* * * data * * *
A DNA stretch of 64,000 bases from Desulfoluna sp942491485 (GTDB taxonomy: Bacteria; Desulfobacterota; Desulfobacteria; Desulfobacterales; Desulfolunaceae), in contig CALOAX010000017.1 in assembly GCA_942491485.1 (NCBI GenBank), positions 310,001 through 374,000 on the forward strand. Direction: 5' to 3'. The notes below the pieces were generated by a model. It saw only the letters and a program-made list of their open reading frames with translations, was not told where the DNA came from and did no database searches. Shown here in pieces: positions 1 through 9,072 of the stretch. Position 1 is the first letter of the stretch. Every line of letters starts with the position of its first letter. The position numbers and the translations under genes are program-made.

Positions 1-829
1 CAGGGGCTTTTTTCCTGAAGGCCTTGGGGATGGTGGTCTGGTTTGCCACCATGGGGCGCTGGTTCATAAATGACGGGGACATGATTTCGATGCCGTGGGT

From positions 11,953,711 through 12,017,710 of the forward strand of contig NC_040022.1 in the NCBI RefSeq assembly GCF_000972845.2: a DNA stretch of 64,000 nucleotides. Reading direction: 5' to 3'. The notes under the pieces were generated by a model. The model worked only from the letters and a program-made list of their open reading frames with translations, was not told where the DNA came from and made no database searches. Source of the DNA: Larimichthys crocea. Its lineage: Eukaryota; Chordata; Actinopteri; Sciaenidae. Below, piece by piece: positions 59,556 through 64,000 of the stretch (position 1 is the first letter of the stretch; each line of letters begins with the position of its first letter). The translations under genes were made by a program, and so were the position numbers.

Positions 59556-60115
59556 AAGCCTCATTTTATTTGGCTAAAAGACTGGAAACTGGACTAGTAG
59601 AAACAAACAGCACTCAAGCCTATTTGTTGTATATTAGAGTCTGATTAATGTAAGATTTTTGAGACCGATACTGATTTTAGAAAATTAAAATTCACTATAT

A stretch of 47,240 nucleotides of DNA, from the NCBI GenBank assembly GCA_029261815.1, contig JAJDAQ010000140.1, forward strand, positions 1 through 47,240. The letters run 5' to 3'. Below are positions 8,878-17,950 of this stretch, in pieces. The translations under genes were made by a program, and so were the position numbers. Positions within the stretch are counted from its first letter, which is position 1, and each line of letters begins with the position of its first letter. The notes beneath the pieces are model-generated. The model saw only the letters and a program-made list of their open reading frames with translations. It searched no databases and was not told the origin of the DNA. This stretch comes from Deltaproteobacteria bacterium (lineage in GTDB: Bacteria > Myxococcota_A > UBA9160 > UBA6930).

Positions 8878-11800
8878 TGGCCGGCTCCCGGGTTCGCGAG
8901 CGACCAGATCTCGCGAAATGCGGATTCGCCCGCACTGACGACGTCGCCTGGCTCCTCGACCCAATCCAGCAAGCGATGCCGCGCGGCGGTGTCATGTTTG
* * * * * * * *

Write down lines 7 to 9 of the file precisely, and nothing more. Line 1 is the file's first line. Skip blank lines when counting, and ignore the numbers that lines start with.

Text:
59601 AAACAAACAGCACTCAAGCCTATTTGTTGTATATTAGAGTCTGATTAATGTAAGATTTTTGAGACCGATACTGATTTTAGAAAATTAAAATTCACTATAT

A stretch of 47,240 nucleotides of DNA, from the NCBI GenBank assembly GCA_029261815.1, contig JAJDAQ010000140.1, forward strand, positions 1 through 47,240. The letters run 5' to 3'. Below are positions 8,878-17,950 of this stretch, in pieces. The translations under genes were made by a program, and so were the position numbers. Positions within the stretch are counted from its first letter, which is position 1, and each line of letters begins with the position of its first letter. The notes beneath the pieces are model-generated. The model saw only the letters and a program-made list of their open reading frames with translations. It searched no databases and was not told the origin of the DNA. This stretch comes from Deltaproteobacteria bacterium (lineage in GTDB: Bacteria > Myxococcota_A > UBA9160 > UBA6930).

Positions 8878-11800